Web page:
State environmental regulators can and do take action separately from the federal government.
In Illinois, the state closed a Sterigenics plant in Willowbrook after air testing showed alarming levels of the toxin. A follow up study by the Illinois Department of Public Health found higher rates of cancer among women and girls in surrounding neighborhoods, the Chicago Tribune reported.
In response to a request for clarification about the EPD’s authority to regulate ethylene oxide, Dunn said in a statement: “We believe the quickest, most effective way to get results is to work with these companies to reduce emissions voluntarily.”
“That sounds to me like a dodge,” said Kurt Ebersbach, senior attorney with the Southern Environmental Law Center.
While federal regulators set the regulatory minimum, “States can always go above the federal floor,” Ebersbach said. “There’s absolutely nothing that prohibits that.”
Not only do the facilities’ permits include a provision allowing the state to unilaterally revoke or amend them, state law grants Dunn emergency powers that include closing the plants, Ebersbach said.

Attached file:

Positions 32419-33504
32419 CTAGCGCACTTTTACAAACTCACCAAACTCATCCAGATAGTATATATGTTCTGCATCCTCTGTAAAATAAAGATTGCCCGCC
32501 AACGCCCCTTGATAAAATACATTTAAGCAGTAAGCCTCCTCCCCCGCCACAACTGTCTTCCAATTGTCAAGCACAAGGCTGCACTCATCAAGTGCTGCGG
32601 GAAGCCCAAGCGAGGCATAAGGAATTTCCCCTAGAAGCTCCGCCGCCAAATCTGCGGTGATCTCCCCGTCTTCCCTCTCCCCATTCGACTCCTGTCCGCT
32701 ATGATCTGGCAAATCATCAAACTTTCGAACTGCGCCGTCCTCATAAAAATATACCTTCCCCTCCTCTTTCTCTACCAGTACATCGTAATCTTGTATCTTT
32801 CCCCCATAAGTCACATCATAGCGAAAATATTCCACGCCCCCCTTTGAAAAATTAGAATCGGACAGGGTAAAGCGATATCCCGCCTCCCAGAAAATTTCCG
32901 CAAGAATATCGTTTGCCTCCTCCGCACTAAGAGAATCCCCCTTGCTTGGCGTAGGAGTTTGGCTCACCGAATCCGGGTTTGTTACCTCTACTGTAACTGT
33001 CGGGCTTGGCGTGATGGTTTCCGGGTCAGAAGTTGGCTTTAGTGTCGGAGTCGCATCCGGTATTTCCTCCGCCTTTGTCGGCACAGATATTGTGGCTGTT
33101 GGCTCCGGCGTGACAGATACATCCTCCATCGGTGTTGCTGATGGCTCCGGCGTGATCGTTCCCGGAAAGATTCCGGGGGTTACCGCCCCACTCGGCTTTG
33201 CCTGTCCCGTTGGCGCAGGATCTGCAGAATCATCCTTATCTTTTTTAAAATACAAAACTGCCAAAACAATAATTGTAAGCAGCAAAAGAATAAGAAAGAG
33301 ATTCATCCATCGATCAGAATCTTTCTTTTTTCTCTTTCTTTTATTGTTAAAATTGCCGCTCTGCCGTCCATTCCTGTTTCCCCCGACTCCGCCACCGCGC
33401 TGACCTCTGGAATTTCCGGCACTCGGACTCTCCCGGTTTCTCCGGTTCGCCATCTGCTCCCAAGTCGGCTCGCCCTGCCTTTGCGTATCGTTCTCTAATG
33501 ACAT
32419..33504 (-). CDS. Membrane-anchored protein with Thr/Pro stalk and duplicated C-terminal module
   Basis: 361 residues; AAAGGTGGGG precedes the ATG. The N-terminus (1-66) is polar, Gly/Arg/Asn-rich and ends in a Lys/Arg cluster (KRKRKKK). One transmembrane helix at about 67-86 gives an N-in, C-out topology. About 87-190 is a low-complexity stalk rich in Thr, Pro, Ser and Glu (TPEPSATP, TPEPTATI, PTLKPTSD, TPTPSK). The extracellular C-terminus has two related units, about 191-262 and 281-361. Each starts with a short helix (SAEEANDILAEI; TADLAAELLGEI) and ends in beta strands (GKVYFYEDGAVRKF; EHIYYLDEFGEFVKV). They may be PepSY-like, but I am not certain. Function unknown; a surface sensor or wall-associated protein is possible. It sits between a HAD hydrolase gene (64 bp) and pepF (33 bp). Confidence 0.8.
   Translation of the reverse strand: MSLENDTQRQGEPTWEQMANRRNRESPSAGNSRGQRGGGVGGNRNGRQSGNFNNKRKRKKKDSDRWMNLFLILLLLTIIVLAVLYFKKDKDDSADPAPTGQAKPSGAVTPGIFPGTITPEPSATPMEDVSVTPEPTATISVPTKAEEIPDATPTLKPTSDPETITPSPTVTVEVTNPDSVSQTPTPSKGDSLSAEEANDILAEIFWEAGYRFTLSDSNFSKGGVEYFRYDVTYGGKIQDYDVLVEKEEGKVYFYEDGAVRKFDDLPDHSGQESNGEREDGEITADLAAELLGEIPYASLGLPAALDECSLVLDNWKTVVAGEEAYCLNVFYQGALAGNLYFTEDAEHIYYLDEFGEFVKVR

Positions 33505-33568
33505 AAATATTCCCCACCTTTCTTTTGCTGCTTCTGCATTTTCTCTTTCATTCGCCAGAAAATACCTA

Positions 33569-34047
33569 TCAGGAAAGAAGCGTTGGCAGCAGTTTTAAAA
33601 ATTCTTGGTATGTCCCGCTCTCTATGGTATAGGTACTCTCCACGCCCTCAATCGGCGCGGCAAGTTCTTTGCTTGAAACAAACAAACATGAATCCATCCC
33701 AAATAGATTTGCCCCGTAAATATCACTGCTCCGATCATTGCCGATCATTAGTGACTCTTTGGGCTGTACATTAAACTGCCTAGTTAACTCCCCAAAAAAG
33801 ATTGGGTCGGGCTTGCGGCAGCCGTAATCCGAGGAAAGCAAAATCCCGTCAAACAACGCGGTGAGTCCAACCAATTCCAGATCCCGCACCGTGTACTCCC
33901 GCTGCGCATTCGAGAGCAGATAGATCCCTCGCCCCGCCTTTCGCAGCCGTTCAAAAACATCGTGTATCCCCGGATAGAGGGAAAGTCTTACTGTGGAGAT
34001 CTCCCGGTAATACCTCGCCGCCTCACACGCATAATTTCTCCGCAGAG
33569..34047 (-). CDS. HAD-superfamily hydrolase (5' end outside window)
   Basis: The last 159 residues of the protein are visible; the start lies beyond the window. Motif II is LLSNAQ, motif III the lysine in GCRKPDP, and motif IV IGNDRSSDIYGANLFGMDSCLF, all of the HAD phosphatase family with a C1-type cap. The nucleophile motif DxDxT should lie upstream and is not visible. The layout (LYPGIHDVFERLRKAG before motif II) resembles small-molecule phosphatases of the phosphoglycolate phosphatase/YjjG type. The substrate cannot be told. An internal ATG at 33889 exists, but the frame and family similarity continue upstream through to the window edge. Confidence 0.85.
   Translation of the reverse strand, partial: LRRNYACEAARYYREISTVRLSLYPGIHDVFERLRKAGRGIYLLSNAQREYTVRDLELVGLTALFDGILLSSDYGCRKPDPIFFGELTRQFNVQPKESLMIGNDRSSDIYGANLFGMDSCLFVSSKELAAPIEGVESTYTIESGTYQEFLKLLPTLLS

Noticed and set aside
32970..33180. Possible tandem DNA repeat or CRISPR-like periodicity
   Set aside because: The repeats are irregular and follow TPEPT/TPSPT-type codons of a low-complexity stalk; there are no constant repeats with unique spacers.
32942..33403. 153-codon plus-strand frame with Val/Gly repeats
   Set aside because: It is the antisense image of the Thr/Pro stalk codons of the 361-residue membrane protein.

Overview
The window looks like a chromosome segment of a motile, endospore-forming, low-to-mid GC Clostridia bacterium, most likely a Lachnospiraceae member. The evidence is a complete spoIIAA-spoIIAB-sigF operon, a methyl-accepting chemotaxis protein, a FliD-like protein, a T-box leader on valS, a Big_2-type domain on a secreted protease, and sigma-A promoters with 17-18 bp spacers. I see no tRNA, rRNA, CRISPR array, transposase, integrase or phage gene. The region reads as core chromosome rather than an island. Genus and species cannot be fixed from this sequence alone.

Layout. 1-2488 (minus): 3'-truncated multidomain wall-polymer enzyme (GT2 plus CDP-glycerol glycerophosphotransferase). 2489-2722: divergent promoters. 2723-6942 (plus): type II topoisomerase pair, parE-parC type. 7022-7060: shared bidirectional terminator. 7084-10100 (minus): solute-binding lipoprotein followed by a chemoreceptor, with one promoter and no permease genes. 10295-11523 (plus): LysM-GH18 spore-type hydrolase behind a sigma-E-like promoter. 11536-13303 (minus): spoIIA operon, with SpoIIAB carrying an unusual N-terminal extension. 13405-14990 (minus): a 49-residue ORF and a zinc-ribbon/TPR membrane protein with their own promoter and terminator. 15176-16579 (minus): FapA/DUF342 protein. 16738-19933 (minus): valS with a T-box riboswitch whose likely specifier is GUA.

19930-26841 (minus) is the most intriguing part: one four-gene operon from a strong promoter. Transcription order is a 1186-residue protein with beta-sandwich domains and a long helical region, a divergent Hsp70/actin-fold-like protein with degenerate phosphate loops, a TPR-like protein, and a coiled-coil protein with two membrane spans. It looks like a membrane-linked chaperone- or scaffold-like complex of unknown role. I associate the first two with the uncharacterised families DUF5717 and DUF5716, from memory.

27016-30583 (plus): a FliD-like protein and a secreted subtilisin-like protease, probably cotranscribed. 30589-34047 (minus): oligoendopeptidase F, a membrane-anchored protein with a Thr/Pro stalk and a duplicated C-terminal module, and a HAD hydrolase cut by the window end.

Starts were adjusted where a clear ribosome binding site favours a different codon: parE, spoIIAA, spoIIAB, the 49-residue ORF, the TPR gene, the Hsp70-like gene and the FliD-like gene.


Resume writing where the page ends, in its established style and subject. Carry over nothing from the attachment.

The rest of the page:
State Sen. Jen Jordan, D-Atlanta, who represents the district where Sterigenics is located, slammed the EPD for its response to the issue.
“Either EPD does not understand its role or doesn’t intend to fulfill it,” she said. “Inaction is not acceptable.”
When asked what she would do if the state fails to act, Jordan said, “whatever I need to do to protect my people.”
What does the law say?
Georgia law mirrors federal rules for medical sterilization facilities.
Those rules require a plant to control 99 percent of its ethylene oxide emissions.
It does not set a limit on total allowable emissions, or ambient concentration levels.